• Reply 25 of 62
    Quote:

    Originally Posted by shamino View Post

     

    Maybe I should start a band and release a song called "Hey Siri, what's the weather?", using that phrase in the chorus.  Everybody with an iPhone will be annoyed every time the song is played on the radio :-)


     

    Look on Youtube for "Xbox Bing"... 8-)

  • Reply 27 of 62
    wovelwovel Posts: 956member
    mac_128 wrote: »
    Or switch to wireless headphones, which is probably where Apple is headed in order to make their devices thinner.

    Unless Apple comes up with a replacement for bluetooth (a possibility for sure) they won't be able to remove the headphone jack. Bluetooth is worthless for video and likely will be until there is a major revision.

    Matt
  • Reply 28 of 62
    dewmedewme Posts: 4,391member
    This is such a fringe attack vector to be almost laughable. Anyone silly enough to build themselves a high power radio transmitter to remote control (is 16 feet considered remote?) someone's phone that happens to have a susceptible headphone with integrated microphone attached and a voice controlled smart agent should be committed, or sent to France.

    If you're seriously worried about this maybe you should wrap your headphone cable in tin foil and join a Paranormal defense force. Maybe the French Paranormal defense force. Yeah, they're coming for you, so be prepared.

    Pure silliness.
  • Reply 29 of 62
    Quote:

    Originally Posted by Mac_128 View Post





    Or switch to wireless headphones, which is probably where Apple is headed in order to make their devices thinner.



    Eventually the iPhone will be tattooed on your arm with a laser (that's thin!) and Siri will babble directly into your mind.

     

    Utopian future, here we come!

  • Reply 30 of 62
    chadbagchadbag Posts: 1,733member
    Quote:

    Originally Posted by mnbob1 View Post



     For me they can take a look at my iMessages to my wife and daughter trying to understand and control the adolescent brain. Maybe they could give me some tips. :-)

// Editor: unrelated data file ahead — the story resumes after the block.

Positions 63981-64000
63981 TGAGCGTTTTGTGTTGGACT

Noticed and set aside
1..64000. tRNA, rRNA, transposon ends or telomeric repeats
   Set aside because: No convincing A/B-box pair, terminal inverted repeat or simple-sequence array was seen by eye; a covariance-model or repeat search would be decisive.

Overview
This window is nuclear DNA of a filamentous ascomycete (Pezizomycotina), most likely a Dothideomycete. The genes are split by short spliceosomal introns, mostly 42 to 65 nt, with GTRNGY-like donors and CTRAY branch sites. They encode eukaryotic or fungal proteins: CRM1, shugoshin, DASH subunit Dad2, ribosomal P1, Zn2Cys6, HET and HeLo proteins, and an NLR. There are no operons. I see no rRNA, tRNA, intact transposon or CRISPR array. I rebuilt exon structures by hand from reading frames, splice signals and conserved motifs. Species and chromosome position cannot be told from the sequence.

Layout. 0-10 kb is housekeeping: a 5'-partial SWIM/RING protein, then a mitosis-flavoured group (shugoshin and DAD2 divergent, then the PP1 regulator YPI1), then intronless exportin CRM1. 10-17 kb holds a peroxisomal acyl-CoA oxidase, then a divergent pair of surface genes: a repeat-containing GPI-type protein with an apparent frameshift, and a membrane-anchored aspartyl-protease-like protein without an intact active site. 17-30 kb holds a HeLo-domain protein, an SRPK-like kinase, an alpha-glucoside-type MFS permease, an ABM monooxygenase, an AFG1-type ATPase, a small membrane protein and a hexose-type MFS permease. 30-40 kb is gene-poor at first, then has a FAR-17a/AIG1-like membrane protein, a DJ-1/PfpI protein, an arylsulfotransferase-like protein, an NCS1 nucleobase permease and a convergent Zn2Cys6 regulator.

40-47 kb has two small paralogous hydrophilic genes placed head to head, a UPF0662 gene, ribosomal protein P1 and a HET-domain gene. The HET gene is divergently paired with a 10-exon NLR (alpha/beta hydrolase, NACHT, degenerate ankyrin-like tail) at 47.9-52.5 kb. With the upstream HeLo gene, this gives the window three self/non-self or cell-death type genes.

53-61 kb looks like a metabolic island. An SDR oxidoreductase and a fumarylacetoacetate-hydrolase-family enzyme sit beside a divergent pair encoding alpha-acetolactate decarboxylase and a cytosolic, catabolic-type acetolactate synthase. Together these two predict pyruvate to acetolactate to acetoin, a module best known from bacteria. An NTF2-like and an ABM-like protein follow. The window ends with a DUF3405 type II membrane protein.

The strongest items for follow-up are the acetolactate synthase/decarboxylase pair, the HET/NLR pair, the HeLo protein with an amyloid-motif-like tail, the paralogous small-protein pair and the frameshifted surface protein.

:-)

     

    Maybe you should not have married an adolescent?  Isn't that illegal?   (bolding added by me to quote)

  • Reply 31 of 62
    radarthekatradarthekat Posts: 3,526moderator

    In a post-9/11, Charlie Hedbo, London Subway attack world, anyone walking around with an overstuffed backpack that's emitting radio waves might get a lot more than they bargained for.  

     

    Siri:  "Okay, here is what I found for 'I'm walking around looking suspiciously like a terrorist.'"

     

    Those French are so clever.  For their next trick, maybe they can figure out how to do capitalism.

  • Reply 32 of 62
    jungmarkjungmark Posts: 6,922member
    Easy solution: Set up a personal space radius of 20'. If anyone enters the zone, move.
  • Reply 33 of 62
    mobiusmobius Posts: 379member
    Some Android devices do feature voice recognition for Google Now access, which could thwart the potential hack. Apple has no such functionality built into Siri yet.

    My iPhone 6s has voice recognition to access Siri - it asks you to say a few phrases when you set up Siri. I'm sure this was an advertised feature. What am I missing?
  • Reply 34 of 62
    linkmanlinkman Posts: 1,029member

    I'm calling B.S. on the ability to spoof a button press. It's nearly impossible to do by inducing a voltage differential picked up by an antenna.

  • Reply 35 of 62
    dysamoriadysamoria Posts: 3,430member